Forget vampires and werewolves, cat-people kick butt!
In response to the emails I’ve been getting for some more reviews since posting a blog on ‘The Host’ comparing the film to the novel; I’ll be writing more in this genre. Adding to the Film vs. Novel, I’ll also review some of the latest YA fiction from my reading list, and hopefully give you some insight into other great YA Authors.
To kick off reviews in 2014 I thought I’d begin with a comparison of The Nine Lives of Chloe King ABC’s television series to the novels by Liz Braswell – only because it was one of my favourite shows, and that in turn prompted me to read the books over the Christmas break.
Overall the television series is a sanitised version of the books – as are many adaptations these days. Keeping the broadcasts within a PG rating to connect with the intended target audience and ABC’s typical treatment of after school specials removed the ‘grit’ and realism from the storyline. But having said that, I found the characters in the television series much more loveable. The protagonist ‘Chloe’ in the books, was much harder to make a personal connection with, whereas, in episode one of the TV version – I was hooked in the first ten minutes.
Both storylines had sensational elements to add the drama and supernatural elements, but the way they were introduced into the story didn’t sell me for the novels. The written version of Chloe, a reluctant and flawed superhero, warrior princess, felt vapid in comparison to her film counterpart. Granted the version of Chloe on screen was a happy-go-lucky, sarcastic, nervous teen as compared to a bitchy, naive, and impulsive version in print, so it’s hard to pitch them up against one another when the main character is wildly different in each representation.
The books held that whole ‘secret society with lots of money operating right under your noses,’ and while that was present in the television version, it wasn’t so extreme. I loved the mythology that formed the drive for the novels and it was the main reason – apart from the love of ABC’s version – that kept me reading. If you are hoping for the same exploration with the televised version, you’ll be disappointed. There were small amounts introduced with each episode, but unfortunately the series got canned before it was able to really sink its teeth into the subject matter.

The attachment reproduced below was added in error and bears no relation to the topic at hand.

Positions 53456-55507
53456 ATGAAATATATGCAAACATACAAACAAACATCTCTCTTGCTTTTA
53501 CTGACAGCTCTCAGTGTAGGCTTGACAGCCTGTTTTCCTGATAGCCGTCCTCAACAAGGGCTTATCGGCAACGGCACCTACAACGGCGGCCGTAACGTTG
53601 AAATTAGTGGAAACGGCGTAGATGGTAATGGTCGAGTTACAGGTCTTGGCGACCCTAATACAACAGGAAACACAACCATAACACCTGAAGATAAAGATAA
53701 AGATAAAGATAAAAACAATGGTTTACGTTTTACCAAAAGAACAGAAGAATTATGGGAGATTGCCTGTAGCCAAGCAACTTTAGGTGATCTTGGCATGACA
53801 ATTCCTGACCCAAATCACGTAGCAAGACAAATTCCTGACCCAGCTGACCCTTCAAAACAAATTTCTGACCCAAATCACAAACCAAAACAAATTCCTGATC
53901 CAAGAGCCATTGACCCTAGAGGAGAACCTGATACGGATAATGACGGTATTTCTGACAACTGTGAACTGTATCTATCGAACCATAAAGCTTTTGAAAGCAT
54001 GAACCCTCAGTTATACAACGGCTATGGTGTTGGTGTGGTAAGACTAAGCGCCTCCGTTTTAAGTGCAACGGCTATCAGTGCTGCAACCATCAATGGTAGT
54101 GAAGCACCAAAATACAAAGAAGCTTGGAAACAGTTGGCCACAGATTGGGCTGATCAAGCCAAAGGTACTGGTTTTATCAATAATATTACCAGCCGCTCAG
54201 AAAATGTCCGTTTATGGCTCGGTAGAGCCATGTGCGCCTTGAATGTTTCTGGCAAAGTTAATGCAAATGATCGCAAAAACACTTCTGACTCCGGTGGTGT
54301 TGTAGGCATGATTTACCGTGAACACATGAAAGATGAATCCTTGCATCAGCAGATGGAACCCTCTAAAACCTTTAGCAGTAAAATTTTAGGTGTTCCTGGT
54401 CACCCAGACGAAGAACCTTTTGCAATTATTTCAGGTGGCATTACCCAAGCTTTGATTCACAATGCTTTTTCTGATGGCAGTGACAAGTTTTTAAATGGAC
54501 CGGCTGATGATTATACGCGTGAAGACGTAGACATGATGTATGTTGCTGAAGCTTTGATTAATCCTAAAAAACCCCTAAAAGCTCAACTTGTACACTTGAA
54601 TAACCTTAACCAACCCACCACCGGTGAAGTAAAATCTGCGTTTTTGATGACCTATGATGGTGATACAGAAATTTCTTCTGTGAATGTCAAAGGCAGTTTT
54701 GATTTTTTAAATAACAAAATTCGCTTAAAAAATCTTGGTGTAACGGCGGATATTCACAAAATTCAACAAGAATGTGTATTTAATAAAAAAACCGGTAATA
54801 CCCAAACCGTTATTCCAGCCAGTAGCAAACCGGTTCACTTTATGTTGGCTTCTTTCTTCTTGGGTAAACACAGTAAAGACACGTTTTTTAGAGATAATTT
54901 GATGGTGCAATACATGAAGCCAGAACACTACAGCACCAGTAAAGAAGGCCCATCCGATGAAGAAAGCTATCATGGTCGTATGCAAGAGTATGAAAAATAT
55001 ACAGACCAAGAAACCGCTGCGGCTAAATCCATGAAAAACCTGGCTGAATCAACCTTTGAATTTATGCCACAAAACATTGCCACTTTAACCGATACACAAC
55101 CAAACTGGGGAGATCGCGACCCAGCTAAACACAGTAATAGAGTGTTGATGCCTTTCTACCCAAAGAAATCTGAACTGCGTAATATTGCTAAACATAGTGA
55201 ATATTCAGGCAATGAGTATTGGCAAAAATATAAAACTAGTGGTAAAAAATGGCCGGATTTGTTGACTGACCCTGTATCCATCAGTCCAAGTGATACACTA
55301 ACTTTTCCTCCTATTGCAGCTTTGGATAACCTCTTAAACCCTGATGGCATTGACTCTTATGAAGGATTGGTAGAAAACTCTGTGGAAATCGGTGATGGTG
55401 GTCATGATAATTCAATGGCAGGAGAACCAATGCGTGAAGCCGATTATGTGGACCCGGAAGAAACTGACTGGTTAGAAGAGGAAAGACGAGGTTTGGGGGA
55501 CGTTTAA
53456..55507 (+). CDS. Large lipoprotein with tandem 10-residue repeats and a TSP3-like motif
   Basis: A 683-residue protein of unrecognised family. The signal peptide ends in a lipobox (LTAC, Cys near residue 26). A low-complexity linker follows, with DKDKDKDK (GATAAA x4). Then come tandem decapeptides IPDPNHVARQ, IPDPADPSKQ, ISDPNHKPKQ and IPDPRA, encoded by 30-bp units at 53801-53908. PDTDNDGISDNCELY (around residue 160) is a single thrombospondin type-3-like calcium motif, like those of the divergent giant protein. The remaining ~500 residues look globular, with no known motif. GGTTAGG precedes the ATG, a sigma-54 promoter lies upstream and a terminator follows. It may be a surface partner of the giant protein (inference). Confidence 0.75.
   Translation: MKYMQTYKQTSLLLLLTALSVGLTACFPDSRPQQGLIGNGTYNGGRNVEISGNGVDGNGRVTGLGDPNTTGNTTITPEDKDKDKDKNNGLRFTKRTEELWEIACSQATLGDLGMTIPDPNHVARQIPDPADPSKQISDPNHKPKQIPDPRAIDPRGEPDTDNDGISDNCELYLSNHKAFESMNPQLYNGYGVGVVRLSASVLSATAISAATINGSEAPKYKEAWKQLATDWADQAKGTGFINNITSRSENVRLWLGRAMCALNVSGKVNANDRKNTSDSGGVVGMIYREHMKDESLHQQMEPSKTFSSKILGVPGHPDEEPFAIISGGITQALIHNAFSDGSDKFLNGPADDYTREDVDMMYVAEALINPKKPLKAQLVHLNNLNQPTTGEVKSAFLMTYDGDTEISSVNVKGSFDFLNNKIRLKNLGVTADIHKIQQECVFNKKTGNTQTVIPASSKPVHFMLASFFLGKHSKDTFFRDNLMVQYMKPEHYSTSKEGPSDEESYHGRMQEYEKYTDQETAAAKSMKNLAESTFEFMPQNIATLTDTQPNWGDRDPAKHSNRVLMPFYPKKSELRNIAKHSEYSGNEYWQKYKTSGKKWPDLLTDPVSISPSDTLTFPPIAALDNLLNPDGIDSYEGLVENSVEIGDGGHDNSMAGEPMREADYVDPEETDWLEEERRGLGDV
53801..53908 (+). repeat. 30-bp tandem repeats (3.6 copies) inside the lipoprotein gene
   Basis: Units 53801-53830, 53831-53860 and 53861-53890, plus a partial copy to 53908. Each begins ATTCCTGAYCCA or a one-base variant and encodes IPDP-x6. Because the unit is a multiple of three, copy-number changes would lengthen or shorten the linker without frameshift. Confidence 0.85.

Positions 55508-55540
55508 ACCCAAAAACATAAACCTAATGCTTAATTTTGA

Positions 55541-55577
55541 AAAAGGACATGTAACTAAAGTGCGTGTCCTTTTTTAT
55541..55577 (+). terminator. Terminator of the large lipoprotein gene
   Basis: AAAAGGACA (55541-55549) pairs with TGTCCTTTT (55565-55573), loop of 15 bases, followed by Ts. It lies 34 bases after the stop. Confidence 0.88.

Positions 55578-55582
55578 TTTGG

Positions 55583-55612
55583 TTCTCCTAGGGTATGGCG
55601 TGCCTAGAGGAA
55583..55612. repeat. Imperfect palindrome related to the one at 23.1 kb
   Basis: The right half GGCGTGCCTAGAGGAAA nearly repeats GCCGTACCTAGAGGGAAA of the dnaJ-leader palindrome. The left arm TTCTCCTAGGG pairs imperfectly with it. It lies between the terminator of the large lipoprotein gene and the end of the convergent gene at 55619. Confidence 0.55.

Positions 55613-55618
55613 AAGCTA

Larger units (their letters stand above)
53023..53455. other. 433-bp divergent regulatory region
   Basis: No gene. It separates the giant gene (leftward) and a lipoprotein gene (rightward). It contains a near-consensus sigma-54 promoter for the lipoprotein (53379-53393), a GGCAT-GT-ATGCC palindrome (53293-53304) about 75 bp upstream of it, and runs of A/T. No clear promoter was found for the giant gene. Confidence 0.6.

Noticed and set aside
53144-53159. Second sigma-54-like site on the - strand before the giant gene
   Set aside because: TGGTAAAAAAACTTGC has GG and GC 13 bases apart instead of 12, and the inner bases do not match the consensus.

Both interpretations were a pleasurable experience, and the stand out sensation I got on completion of both consisted of – ‘Why did they cancel that!?’ when viewing the last aired episode of The Nine Lives of Chloe King… I was still totally hooked on the show. Plus it ended on a cliff hanger … argh! Frustrating! Upon reading the last page of the novels, although a satisfying read, I found myself sighing out loud many times at Chloe’s actions, annoyed that the most realistic options were never even considered, like she was being guided by the writer in a certain direction and never allowed to make her own decisions.
Secondary characters in the novels had that same frustrating trait as Chloe, resulting with me grinding my teeth. Actions they took were inconsistent with their age and the situation. Their screen counterparts were age appropriate and even quite comical at times, while not appearing two dimensional thus escaping my furrowed brow.
So in the case of TV series or novels? – it’s a resounding win for the screen adaptation. It left me much more satisfied and had a plethora of characters to easily identify with.
© Casey Carlisle 2014. Unauthorized use and/or duplication of this material without express and written permission from this blog’s author and/or owner is strictly prohibited. Excerpts and links may be used, provided that full and clear credit is given to Casey Carlisle with appropriate and specific direction to the original content.